Saturday, June 3, 2017

Working With Charlie Chaplin: Vol. 8: Paulette Goddard

Chaplin's "Gamine" recalls what she learned at "the greatest school of acting anyone could ever have":
"He told me you can't be clever. If you just be your own self, it comes through more than anything. And then they're kind to you. They love you. One thing I learned from Charlie--I learned many things, but when I was first learning to act he said, 'Baby, don’t be afraid to make a mistake. Because when you make a mistake, they love you.' And they did! I didn't know what I was doing. I was crawling around in circles And he said. "Forget it. Don't criticize. Don't analyze. Be it and if you're wrong, they will love you.' And that's the secret of performance. You cannot be clever. People hate cleverness. They despise it. And irony and--all of it. But if you make a mistake, they say, 'Oh, isn't she real!'

"I was about to start the picture of Modern Times. I’d been a showgirl and a model and all those things were wrong with me. The way of walking and everything. And I walk in and I’m wearing a Valentina—you know the Russian dressmaker. A plain little dress but so expensive! It cost five hundred dollars then! You know, a day dress. And I had my hair done to be beautiful and eyelashes on and came walking in—the Goddard Walk. I’ve lost it, thank God. I had to….I’ll tell you what he did that absolutely cured me—you see, working with Charlie was the greatest school for acting that anyone could ever, ever have. I mean, he knew it all. But anyway, this day that I walked in he said, “That isn’t it, baby."And he took a bucket of water and threw it on me and that’s how I got my hairstyle in Modern Times. It broke my heart. And I cried and cried and cried. And he said, “Cry, damn it, cry! Camera!” And he called Rolley [sic] Totheroh over, who loved me so much—you could tell by the camera. He’d bring it like a kiss, a caress. And he was just a plain cameraman but such a dear man. And Charlie’d say, “Rolley, get the camera in here! CRY! God damn it, get down on your knees and look up at me!” And tears were running and it was the best shot I ever had! And that’s how my hairstyle came. It was never set after that." (Recorded & transcribed reminiscences of Paulette Goddard, c.1973-74 via Opposite Attraction by Julie Gilbert)
Happy birthday, Paulette.


  1. Wild story from start to finish ha-ha so endearing at the same time. Happy Birthday Paulette Goddard.

  2. "But if you make a mistake, they say, 'Oh, isn't she real!'": that reminds me the trick of any magician or acrobat. If you succeed at once, the audience will think that's easy. So, intentionnally miss the first attempt, and the audience will see (or believe...) that what you're are doing is very difficult.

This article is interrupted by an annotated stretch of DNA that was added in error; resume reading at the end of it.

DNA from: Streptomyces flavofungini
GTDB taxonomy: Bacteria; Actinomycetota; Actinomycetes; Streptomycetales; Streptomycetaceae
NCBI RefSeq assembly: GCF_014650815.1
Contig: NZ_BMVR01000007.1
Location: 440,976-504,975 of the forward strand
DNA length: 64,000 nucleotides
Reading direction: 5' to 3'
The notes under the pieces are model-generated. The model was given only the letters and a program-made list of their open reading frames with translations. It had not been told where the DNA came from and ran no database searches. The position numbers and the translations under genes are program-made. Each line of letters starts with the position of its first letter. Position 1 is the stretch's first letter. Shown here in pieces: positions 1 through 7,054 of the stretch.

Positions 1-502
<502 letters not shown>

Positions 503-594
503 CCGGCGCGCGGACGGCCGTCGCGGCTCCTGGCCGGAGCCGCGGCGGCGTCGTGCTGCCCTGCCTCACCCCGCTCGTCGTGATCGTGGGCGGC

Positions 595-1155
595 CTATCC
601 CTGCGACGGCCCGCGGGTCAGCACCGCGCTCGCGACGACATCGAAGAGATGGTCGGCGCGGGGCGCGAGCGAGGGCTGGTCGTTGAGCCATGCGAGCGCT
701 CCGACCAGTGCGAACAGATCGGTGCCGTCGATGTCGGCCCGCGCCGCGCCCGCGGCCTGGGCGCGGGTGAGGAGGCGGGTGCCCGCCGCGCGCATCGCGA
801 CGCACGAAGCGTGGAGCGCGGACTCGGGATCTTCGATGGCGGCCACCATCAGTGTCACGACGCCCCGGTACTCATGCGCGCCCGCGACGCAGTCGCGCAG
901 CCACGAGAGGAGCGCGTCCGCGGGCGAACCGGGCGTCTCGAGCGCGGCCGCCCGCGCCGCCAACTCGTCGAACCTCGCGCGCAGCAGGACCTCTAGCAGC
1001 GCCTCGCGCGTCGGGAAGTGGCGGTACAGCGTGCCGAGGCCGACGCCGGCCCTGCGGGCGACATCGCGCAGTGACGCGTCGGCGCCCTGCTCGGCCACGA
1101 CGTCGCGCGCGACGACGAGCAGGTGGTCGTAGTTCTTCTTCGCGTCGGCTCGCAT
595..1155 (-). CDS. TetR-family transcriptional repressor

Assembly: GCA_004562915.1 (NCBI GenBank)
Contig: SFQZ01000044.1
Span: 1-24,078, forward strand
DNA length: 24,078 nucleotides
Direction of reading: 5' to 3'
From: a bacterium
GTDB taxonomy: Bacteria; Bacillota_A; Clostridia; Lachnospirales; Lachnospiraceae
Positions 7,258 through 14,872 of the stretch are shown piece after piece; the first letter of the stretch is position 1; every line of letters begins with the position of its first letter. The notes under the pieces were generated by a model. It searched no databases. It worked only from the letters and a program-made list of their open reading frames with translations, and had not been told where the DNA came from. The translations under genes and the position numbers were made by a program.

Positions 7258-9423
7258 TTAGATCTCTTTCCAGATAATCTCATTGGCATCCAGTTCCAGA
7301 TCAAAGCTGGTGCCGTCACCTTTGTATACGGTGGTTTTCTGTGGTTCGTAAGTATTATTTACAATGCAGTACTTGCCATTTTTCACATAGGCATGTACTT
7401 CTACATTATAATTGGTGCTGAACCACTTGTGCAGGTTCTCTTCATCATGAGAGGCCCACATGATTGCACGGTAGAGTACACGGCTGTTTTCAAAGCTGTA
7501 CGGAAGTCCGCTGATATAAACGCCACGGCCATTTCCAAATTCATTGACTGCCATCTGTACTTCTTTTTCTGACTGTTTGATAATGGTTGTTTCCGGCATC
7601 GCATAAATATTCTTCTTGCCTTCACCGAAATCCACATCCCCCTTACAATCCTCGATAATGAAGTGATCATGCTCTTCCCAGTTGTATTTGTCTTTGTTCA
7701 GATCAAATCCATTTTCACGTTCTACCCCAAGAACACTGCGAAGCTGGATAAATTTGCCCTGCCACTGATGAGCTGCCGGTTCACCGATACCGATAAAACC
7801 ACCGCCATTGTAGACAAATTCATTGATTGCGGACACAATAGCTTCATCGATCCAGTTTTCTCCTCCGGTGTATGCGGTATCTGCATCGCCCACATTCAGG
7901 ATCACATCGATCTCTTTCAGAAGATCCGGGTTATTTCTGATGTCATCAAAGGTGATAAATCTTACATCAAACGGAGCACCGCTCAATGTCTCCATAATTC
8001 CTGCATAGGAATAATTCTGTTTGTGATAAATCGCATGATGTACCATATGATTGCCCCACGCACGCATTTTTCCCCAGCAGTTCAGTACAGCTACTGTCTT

I also like Paulette's comment about Rollie's kindness.

  3. Rollie was indeed enamored. And it kinda shows in the story he told about how he, and Charlie, first met Paulette. It's maybe a bit long for a comment, but here goes:

    Well, I'll tell you how he met her. When he got back [from Europe], he was invited over to Goldwyn Studios. And Goldwyn was shooting a scene and he had a lot of ballet dancers and different things in it, and when he was over there Paulette came up to him, or she was introduced by Goldwyn to Charlie. So, Charlie took a liking to her right off the reel, and he said to me... and one thing, she told him right off the reel, she said, she's here to, see...

    Eh, I got ahead of myself because when I was in... well now I won't go into that because I was making pictures on my own... [Rollie made, as far as I know, two travelogue/documentaries, with Tom Terriss aka the Vagabond Director, for Terriss' Vagabond Adventure series, while CC was in Europe following City Lights). I had met her in one of those gambling joints and that, in Reno, and she was shooting crap, and I was at the other end of the table. That's when I was making pictures on my own... but I didn't know who she was, or anything about her. But then I asked her later on when she was connected, she said, "Yeah, that was me." But she didn't remember the incident.

    ...So Paulette, she told Charlie, she said, "You know Mr. Chaplin," she said, "I have a... I've been married, I'm divorced, I'm a divorcee. My intentions are, I want to meet and I want to get on with one of the greatest, or considered the most important or the greatest actor in Hollywood." And she said, "That's you." So Charlie said, "Gee right away she showed her honesty, she told me exactly what's what." Well he took her down, introduced her to Mr. Reeves and Mrs. Reeves, down at the beach, and brought her back. And then I went out and made tests of her and different things, and I said to her, "You know, under Mr. Chaplin's directions, direction, you're gonna become a star, surer'n the devil." "You think so Rollie?" she would say. "Sure." And she used to talk to Mrs. Reeves, she said, "You know I think an awful lot of Rollie and that. He's a wonderful little fella," she said, "He's so full of humor and I really think the world of Rollie. Does Rollie ever say, has Rollie ever said anything to you about me?" And I said, to Mrs. Reeves I said, "Well," the only thing I said to her was "I think she's a comer. And later on and that, on account of Mr. Chaplin's direction and everything else, that she can become a star on her own."


    1. I'd forgotten this recollection of their meeting in the Lyons interview. I wonder why Paulette was in Reno at that time? She divorced her husband there but that was in 1929. His version of Charlie and Paulette's meeting is much different than Charlie's in MA, which is that they met on Joseph Schenck's yacht. I believe Paulette herself also acknowledged that this was how they met. Perhaps the meeting at Goldwyn Studio took place later. Paulette & Rollie did seem to take a shine to each other though!

  4. Great stories about Rollie and Paulette!